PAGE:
Yesterday, Micro-Mechanics (Holdings) Ltd (SGX: 5DD) announced its financial results for the first quarter of its fiscal year ending 30 June 2019 (FY2019). The reporting period was for the the three months ended 30 September 2018. As a quick introduction for better context later, Micro-Mechanics designs, manufactures, and markets high precision parts and tools used in the semiconductor industry. It may not be a pleasing set of results overall, but that’s just the short-term. The long-term fundamentals of the company are still intact. Let’s find out more. Show me the money Revenue for the reporting quarter came in at S$16.9…
Yesterday, Micro-Mechanics (Holdings) Ltd (SGX: 5DD) announced its financial results for the first quarter of its fiscal year ending 30 June 2019 (FY2019). The reporting period was for the the three months ended 30 September 2018.
As a quick introduction for better context later, Micro-Mechanics designs, manufactures, and markets high precision parts and tools used in the semiconductor industry. It may not be a pleasing set of results overall, but that’s just the short-term. The long-term fundamentals of the company are still intact. Let’s find out more.
Show me the money
Revenue for the reporting quarter came in at S$16.9 million, down 4.6% from S$17.7 million a year ago. The decline was mainly due to lower sales contributions from Singapore and Malaysia. Singapore’s contribution, in particular, plunged 43% while Malaysia’s fell 11%.
Micro-Mechanics’ gross profit fell 6.8% year-on-year to S$10.0 million, because its gross profit margin inched down from 60.9% in the first quarter of FY2018 to 59.5% in the reporting quarter. The lower gross profit was mostly due to an increase in the company’s production headcount, and higher depreciation expenses for machines purchased in FY2018. On a quarter-on-quarter basis, however, the company’s gross profit margin improved by 4.9 percentage points from 54.6%.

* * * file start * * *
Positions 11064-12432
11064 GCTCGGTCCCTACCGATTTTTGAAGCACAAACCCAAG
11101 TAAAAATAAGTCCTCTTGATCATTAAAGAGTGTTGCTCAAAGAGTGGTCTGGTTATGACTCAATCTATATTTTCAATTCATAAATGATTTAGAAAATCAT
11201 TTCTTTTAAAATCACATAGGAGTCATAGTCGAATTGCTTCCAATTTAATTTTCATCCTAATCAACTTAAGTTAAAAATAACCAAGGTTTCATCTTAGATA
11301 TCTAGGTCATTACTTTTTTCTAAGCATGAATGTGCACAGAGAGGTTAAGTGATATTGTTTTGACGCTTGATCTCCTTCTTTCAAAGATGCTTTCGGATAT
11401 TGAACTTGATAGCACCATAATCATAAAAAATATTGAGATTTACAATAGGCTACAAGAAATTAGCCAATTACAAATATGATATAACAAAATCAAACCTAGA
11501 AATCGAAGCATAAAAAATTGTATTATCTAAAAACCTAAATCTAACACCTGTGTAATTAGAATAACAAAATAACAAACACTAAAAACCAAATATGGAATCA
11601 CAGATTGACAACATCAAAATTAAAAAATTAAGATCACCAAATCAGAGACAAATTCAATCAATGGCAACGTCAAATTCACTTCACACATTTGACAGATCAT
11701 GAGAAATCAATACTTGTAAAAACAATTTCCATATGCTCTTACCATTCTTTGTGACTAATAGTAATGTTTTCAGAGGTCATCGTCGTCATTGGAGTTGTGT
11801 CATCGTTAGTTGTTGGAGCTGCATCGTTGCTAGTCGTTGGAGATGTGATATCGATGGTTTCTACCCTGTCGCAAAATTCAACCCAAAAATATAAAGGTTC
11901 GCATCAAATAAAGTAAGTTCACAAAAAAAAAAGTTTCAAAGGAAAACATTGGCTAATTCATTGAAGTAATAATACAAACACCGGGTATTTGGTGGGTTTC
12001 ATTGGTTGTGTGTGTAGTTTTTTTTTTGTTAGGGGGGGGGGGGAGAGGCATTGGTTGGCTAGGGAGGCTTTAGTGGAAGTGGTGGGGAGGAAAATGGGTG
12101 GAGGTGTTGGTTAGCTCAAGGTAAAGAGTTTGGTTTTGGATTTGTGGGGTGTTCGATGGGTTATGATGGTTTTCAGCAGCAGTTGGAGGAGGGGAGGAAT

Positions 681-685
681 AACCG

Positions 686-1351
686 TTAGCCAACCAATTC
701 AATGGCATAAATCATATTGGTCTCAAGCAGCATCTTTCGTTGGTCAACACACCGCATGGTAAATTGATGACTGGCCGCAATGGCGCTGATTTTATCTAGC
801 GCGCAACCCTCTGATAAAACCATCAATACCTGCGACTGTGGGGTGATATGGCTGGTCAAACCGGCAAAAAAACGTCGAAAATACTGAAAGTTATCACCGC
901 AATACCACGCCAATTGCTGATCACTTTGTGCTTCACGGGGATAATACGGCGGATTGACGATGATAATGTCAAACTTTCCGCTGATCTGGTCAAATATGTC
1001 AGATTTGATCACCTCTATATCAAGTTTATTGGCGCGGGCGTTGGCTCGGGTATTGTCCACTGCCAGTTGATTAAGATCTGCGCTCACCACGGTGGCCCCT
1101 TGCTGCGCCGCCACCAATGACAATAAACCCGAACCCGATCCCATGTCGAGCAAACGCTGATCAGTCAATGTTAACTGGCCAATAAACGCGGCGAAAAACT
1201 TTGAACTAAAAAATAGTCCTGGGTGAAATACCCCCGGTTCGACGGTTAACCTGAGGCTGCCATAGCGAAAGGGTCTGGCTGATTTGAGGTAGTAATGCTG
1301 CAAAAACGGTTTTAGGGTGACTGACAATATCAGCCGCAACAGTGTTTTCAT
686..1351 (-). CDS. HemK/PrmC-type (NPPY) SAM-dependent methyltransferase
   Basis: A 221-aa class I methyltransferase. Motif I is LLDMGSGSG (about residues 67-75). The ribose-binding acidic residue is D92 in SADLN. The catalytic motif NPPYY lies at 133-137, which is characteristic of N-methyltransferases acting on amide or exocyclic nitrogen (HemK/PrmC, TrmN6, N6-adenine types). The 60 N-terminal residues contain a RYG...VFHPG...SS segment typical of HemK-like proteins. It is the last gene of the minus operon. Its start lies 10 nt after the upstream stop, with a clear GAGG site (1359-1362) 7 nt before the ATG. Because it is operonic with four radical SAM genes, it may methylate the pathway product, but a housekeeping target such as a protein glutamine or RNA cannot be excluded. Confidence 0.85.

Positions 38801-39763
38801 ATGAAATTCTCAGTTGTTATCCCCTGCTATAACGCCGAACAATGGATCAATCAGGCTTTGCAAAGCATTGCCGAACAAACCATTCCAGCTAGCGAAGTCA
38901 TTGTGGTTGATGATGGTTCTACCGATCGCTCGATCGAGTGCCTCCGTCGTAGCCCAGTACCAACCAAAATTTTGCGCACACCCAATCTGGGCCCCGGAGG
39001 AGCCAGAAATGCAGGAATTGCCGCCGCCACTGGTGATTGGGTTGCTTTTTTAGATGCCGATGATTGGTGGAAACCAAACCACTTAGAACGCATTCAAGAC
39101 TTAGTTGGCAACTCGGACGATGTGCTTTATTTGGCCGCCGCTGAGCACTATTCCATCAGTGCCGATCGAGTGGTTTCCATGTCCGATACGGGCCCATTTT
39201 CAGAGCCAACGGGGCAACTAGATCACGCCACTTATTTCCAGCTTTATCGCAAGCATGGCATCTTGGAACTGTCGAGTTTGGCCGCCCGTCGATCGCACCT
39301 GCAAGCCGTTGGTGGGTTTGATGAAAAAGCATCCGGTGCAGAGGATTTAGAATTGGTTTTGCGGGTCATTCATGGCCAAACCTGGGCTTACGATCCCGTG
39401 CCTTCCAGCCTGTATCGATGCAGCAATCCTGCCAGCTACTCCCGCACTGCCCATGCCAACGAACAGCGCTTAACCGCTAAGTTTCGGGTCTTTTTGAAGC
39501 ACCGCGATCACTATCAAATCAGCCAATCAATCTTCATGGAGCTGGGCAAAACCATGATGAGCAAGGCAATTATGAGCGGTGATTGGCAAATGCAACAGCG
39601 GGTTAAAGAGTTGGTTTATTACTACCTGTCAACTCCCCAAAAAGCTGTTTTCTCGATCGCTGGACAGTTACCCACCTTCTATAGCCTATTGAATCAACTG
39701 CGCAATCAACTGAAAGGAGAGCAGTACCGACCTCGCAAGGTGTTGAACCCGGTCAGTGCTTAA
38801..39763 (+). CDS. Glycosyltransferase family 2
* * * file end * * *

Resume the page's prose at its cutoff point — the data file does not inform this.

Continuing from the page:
Ultimately, Micro-Mecahanics’ net profit declined by 12.9% year-on-year from S$5.2 million to S$4.5 million. As a result, the company’s earnings per share fell from 3.72 cents to 3.24 cents.
As of 30 September 2018, Micro-Mechanics had S$23.9 million in cash and no debt, an improvement from the net cash position of S$21.1 million as of the end of June 2018.
Cash flow from operations for the reporting quarter fell by 10.8% year-on-year to S$3.9 million. However, free cash flow (operating cash flow minus capital expenditure) climbed 44.7% to S$3.2 million. In FY2018, Micro-Mechanics spent S$12.1 million on capital expenditures while it expects to spend around S$6.0 million in the current financial year. The company has spent S$0.7 million of the projected S$6.0 million thus far for FY2019.
Chip sales growth is expected to slow down in the coming months. The World Semiconductor Trade Statistics foresees chip sales growth of about 15.7% for the whole of 2018, implying a slower industry growth rate of around 9% for the final four months of the year.
However, short-term variations are a norm in the semiconductor industry. As investors, we should focus on the long-term trends of the industry instead. Micro-Mechanics commented in its latest earnings update:
“As such cyclicality is typical for the semiconductor industry, we prefer to focus on the industry’s long term trends and try not to get side-tracked by short-term variations. We continue to believe the semiconductor industry is poised for a prolonged period of solid growth as chips are becoming increasingly embedded in nearly every aspect of modern life, from today’s smart phones to tomorrow’s driverless cars. Hence, the key to the Group’s success lies in our continuing ability to seize long-term opportunities and correctly identify the initiatives and investments that bring value to our customers.”
The chip industry is moving into device geometries of below 10 nanometres, and into increasingly challenging processing methods (for context, the thickness of a human hair is 100,000 nanometres). Micro-Mechanics is not resting on its laurels and is also focusing its engineering efforts into these extremely small device geometries. On the one hand, the “nano” world poses manufacturing challenges. But on the other hand, the extreme precision required keeps competitors at bay, due to the capital and engineering resources needed. And this bodes well for Micro-Mechanics.
The Foolish takeaway
The slowdown in the semiconductor industry has affected Micro-Mechanics’ FY2019 first quarter revenue and earnings. However, the company possesses a strong balance sheet, which should allow it to tide through any tough times, and it is also focused on long-term industry growth trends. Any short-term share price weakness could be an opportunity to buy more of the company’s shares.
At the time of writing, Micro-Mechanics shares are trading at S$1.76 apiece, giving the company a trailing price-to-earnings ratio of 14.9 and a dividend yield of 5.1% (excluding any special dividend).
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The information provided is for general information purposes only and is not intended to be personalised investment or financial advice. The Motley Fool Singapore has recommended shares of Micro-Mechanics. Motley Fool Singapore contributor Sudhan P owns shares in Micro-Mechanics.